My daughter, Delaney, is a graphic arts student as well as a budding writer herself. She does all of my covers and the process gives us so much to talk about, so that is an added perk.
If you could get everyone in the world to read one book, which book would it be and why?
I would say The Hitchhiker’s Guide to The Galaxy, but I am fairly certain that everyone in the world has read that book.
If I could get everyone in the world to read one of my books, it would definitely be Glory. It’s such an interesting thought. If you look back through all of history, religion and myth, there is always a character who is discord, trouble. I had this idea that what if it was the same guy. What if it was one being cast out of his home and made to walk the human world until the judgment day opened the gates and allowed him back home. What would he do? What would he be like? How far would he be willing to go to get back to his home? Glory takes place in 1996, but the main character has flashbacks to his many lifetimes of being drawn to places of turmoil hoping to encourage the end of the world.
I totally agree about Hitchhiker’s. It’s a work of genius.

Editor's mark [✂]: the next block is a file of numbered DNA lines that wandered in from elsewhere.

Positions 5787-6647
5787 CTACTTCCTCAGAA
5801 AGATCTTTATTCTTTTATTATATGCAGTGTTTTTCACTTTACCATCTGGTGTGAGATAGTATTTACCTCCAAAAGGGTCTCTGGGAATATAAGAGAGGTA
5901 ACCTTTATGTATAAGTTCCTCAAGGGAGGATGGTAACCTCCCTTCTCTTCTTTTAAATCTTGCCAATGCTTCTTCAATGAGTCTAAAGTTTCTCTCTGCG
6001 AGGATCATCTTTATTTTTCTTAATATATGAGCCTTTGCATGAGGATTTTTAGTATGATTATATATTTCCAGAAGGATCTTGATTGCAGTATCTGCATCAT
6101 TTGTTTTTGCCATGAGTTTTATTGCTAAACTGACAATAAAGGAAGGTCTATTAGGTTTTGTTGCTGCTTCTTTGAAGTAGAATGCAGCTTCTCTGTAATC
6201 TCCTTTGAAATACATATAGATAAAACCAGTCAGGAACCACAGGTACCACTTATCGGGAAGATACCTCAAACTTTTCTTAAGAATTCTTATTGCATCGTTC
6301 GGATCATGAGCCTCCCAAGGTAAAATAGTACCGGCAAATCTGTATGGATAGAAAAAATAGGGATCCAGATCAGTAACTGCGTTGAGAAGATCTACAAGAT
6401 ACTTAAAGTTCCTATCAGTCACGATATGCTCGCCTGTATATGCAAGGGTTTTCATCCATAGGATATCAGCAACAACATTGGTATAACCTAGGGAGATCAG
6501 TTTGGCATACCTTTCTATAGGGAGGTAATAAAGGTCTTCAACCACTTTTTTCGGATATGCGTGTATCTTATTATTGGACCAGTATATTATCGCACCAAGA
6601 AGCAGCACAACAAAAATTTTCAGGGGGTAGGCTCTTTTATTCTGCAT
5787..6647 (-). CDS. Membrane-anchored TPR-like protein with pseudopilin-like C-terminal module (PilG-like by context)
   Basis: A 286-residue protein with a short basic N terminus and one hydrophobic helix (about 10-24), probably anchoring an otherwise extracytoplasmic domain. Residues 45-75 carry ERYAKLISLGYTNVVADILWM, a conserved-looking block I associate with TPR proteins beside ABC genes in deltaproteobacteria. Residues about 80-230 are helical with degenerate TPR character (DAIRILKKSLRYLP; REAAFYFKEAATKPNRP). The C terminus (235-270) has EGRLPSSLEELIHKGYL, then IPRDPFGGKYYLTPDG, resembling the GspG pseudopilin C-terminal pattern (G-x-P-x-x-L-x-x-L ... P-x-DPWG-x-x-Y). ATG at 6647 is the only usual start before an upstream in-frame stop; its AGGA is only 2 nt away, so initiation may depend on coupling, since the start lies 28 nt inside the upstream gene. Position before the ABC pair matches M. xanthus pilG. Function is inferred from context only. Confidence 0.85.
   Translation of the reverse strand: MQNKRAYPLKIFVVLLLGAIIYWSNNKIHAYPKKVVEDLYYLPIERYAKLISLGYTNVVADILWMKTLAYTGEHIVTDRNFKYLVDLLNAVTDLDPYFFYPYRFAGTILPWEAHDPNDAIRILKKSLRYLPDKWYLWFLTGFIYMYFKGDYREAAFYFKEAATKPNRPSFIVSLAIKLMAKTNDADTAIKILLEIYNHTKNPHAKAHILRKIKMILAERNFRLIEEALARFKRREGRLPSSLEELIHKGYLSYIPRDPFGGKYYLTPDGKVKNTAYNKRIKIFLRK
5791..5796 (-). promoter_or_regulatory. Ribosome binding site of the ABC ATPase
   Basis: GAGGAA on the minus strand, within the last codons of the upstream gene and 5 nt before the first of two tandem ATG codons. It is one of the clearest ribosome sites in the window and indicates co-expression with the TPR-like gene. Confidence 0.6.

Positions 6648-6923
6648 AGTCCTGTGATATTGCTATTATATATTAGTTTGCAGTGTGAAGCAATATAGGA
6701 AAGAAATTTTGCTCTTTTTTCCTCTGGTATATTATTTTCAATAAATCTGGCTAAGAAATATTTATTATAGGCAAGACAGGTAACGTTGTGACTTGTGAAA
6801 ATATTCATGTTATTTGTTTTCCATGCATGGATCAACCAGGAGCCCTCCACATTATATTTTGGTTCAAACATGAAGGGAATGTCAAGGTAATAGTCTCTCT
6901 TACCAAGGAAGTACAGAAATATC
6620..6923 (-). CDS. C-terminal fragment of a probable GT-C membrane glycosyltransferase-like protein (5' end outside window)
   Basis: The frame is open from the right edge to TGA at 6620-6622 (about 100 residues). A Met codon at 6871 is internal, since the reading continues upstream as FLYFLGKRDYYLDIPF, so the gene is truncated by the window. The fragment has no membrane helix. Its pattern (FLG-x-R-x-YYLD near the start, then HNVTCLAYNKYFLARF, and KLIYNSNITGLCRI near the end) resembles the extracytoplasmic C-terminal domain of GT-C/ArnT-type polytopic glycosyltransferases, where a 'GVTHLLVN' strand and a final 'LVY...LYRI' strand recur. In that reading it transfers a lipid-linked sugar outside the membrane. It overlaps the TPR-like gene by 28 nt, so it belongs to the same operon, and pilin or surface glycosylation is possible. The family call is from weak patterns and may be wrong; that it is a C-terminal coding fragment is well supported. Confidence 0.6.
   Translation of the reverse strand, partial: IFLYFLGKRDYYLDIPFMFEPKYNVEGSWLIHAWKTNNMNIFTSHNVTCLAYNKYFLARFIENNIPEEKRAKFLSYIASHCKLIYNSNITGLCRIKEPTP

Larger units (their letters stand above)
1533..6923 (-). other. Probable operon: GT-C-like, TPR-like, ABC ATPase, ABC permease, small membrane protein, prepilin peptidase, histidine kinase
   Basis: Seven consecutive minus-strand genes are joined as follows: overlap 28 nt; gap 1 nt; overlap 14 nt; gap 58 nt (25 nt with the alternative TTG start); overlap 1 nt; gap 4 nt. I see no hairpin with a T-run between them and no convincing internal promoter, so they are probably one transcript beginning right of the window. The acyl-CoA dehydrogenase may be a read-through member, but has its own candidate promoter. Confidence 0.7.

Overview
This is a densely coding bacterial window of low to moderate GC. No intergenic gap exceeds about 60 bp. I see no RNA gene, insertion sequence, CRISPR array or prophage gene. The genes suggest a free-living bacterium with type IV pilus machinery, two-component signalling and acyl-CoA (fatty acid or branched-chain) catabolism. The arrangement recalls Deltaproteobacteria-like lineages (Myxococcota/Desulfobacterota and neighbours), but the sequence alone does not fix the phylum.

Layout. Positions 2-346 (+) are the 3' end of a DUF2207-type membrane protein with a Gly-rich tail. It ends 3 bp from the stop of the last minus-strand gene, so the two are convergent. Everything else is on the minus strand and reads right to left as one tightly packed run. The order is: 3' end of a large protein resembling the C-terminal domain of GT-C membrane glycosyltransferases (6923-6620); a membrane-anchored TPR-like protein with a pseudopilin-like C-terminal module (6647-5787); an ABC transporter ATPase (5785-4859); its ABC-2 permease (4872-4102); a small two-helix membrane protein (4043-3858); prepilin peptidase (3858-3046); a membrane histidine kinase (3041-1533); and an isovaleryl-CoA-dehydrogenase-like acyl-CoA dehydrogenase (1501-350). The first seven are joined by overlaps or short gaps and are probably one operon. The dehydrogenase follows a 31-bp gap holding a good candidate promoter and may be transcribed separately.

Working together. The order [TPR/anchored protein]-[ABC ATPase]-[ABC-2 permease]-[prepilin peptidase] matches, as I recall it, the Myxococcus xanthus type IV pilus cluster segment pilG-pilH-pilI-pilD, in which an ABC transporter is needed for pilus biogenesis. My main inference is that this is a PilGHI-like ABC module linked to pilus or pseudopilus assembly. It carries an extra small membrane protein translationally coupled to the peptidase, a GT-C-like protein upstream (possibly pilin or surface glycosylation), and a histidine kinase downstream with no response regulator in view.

The best thing about being a writer is…
I live a thousand lives. The best thing about being a writer is that moment when the whole story comes together, especially in a story like Glory or The White Room where you get to the climax and even as the writer, you’re holding your breath waiting to see how it is going to play out. And when you get that review from a reader that says ‘I did not see that coming’ or ‘the ending blew me away’ that is the ultimate reward of being a writer. When I see the reviews and I get to know that I have given that reader something they really enjoyed, that’s what it’s all about for me.
The worst thing is …
Promoting. No doubt about it.
I so agree!
What next from Mindy Haig?